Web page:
Major new exhibition now open at The King's Gallery, London

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Major new exhibition now open at The King's Gallery, London
Installation view. Royal Collection Trust / © His Majesty King Charles III 2024.

LONDON.- An unseen family photograph marking the birth of four royal babies; The Queen Mother’s personal copy of her daughter’s Coronation portrait; and the earliest surviving colour photographic print of a member of the Royal Family are among the highlights of the new exhibition Royal Portraits: A Century of Photography, at The King’s Gallery, Buckingham Palace.

The exhibition charts the evolution of royal portrait photography from the 1920s to the present day through more than 150 items from the Royal Collection and Royal Archives. The photographs presented in the exhibition are vintage prints – the original works produced by the photographer – most of which are on display for the first time.

Alessandro Nasini, curator of Royal Portraits: A Century of Photography, said, ‘The Royal Collection holds some of the most enduring photographs ever taken of the Royal Family, captured by the most celebrated portrait photographers of the past hundred years – from Dorothy Wilding and Cecil Beaton to Annie Leibovitz, David Bailey, and Rankin. Alongside these beautiful vintage prints, which cannot be on permanent display for conservation reasons, we are excited to share archival correspondence and never-before-seen proofs that will give visitors a behind-the-scenes insight into the process of creating such unforgettable royal portraits.’

Visitors will see the earliest surviving photographic print of a member of the Royal Family produced in colour. It shows Princess Alice, Duchess of Gloucester (sister-in-law to King George VI and Edward VIII) on her wedding day. The photograph was taken in 1935 by Madame Yevonde, a pioneer of colour photography and champion of women photographers.

Unreleased wartime images by Cecil Beaton are on display for the first time, demonstrating how King George VI and Queen Elizabeth used photography to project a sense of stability and hope for the nation. A photograph of the royal couple inspecting bomb damage at Buckingham Palace in 1940 shows them smiling comfortingly at each other amidst the debris, while a 1943 portrait taken at Royal Lodge in Windsor shows them gathered around the King’s desk with Princesses Elizabeth and Margaret, conveying a reassuring sense of domesticity and calm.

Beaton photographed the Royal Family over the course of six decades and was chosen as the official photographer for Queen Elizabeth II’s Coronation in 1953. Visitors will see a contact sheet of proofs from the Coronation sitting, alongside a note from Martin Charteris, the Queen’s Assistant Private Secretary, recommending to Prince Philip which images should be sent as personal mementos to the Royal Family and Maids of Honour. The photograph subsequently sent to Queen Elizabeth The Queen Mother, signed by Queen Elizabeth II, Prince Philip and Cecil Beaton, will also be on display.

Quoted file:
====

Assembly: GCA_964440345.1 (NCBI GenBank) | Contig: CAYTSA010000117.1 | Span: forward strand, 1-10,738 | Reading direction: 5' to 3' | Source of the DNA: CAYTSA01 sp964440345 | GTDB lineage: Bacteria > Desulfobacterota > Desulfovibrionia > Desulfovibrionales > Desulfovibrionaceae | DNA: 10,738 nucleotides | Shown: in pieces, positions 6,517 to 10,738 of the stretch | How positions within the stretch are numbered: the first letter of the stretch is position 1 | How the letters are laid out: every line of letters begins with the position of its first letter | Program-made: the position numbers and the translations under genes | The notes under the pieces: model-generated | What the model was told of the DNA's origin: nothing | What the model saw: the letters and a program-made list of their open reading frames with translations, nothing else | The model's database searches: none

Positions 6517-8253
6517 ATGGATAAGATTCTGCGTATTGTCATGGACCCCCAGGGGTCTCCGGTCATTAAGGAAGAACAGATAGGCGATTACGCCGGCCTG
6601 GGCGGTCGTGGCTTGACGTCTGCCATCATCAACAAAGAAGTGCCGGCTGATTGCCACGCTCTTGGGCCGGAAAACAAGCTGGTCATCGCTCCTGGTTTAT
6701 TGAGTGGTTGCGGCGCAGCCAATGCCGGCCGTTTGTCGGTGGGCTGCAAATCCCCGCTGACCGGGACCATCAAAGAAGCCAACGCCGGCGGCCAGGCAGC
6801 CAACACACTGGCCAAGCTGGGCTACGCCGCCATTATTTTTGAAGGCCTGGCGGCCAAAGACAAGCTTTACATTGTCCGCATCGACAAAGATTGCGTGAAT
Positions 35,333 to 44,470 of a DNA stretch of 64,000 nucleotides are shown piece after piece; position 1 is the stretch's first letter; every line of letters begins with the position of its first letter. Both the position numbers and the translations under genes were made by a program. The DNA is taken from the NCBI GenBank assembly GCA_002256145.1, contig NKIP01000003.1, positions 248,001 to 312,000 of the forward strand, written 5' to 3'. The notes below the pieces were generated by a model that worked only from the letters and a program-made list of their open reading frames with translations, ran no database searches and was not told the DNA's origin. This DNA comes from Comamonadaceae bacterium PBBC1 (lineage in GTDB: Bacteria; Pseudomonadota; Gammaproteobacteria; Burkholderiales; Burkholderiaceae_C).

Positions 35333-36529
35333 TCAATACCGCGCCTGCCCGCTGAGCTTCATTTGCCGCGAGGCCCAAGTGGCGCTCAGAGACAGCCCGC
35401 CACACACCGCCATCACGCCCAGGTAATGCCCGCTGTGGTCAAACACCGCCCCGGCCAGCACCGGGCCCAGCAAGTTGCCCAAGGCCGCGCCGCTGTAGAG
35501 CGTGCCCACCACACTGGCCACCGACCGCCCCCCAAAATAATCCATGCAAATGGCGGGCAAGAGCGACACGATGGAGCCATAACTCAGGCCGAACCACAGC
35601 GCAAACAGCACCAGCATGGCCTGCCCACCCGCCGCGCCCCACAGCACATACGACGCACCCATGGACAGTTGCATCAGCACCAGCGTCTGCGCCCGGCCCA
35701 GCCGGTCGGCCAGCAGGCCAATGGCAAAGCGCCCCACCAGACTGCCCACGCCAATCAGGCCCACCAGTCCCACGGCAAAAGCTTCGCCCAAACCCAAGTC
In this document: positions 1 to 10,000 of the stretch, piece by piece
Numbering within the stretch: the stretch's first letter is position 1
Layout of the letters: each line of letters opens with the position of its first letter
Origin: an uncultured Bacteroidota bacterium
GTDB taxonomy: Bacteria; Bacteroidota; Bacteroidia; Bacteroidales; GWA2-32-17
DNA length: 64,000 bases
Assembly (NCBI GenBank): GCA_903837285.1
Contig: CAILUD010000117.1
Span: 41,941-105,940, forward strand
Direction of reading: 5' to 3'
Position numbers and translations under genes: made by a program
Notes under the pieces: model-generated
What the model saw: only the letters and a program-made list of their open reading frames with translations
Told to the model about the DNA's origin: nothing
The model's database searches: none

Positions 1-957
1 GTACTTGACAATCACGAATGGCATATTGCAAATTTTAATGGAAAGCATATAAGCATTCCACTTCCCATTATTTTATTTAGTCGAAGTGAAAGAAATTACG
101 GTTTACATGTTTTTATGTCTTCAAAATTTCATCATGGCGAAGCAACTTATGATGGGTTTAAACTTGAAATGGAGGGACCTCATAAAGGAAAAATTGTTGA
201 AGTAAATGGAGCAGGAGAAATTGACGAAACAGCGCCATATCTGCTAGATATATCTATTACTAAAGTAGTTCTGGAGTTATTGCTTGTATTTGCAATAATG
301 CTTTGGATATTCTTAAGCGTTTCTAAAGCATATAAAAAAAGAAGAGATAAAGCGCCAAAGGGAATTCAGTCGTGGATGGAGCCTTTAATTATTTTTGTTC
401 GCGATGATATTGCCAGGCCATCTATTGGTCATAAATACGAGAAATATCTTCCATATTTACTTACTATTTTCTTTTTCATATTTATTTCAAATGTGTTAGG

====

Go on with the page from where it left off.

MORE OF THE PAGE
Alongside portraits marking official occasions are pictures capturing more intimate family moments, including a never-before-seen image of four royal mothers – Queen Elizabeth II, Princess Margaret, Princess Alexandra and The Duchess of Kent – holding their newborn babies. It was taken by Princess Margaret’s photographer husband Lord Snowdon as a personal token of thanks for Sir John Peel, the royal obstetrician who delivered all four babies within two months in 1964. Shown with it is a handwritten letter from Princess Margaret to her sister, asking her ‘Darling Lilibet’ to sign a print ‘as a souvenir of an extraordinary two months of delivery’.

Photographs taken during sittings to mark royal birthdays through the decades are among the highlights of the exhibition. These include Cecil Beaton’s charming 25th-birthday portrait of Princess Margaret, dressed in an evening gown with her dog Pippin in her lap, and a previously unseen contact sheet by Norman Parkinson showing the late Queen and Princess Margaret laughing and talking together during a sitting to mark their mother’s 80th birthday.

Visitors will also see Paolo Roversi’s memorable 40th-birthday portrait of The Princess of Wales, in which Her Royal Highness’s dress and pose bear a striking visual resemblance to an 1864 portrait of Alexandra, Princess of Wales by Franz Xaver Winterhalter from the Royal Collection, which hangs nearby.

Innovations in colour and digital photography between the 1980s and 2020s revolutionised the medium, ushering in a new sense of experimentation and playfulness. Bold and colourful examples on show include Rankin’s 2001 photograph of a smiling Queen Elizabeth II, superimposed against the Union Flag; Polly Borland’s Golden Jubilee portrait of the late Queen set against a glittering gold backdrop; and Andy Warhol’s 1985 portrait of Her late Majesty, sprinkled with diamond dust to make it sparkle in the light.

The exhibition’s free multimedia guide, narrated by Dame Joanna Lumley, features contributions from royal photographers Hugo Burnand, Rankin and John Swannell. Visitors will hear Burnand’s behind-the-scenes account of taking the official Coronation portraits of Their Majesties The King and Queen on 6 May 2023 – from cycling to and from the Palace to avoid roadblocks and getting soaked in the rain in the process, to doing dress rehearsals right up until the moment the Gold State Coach arrived back at the Palace from Westminster Abbey.

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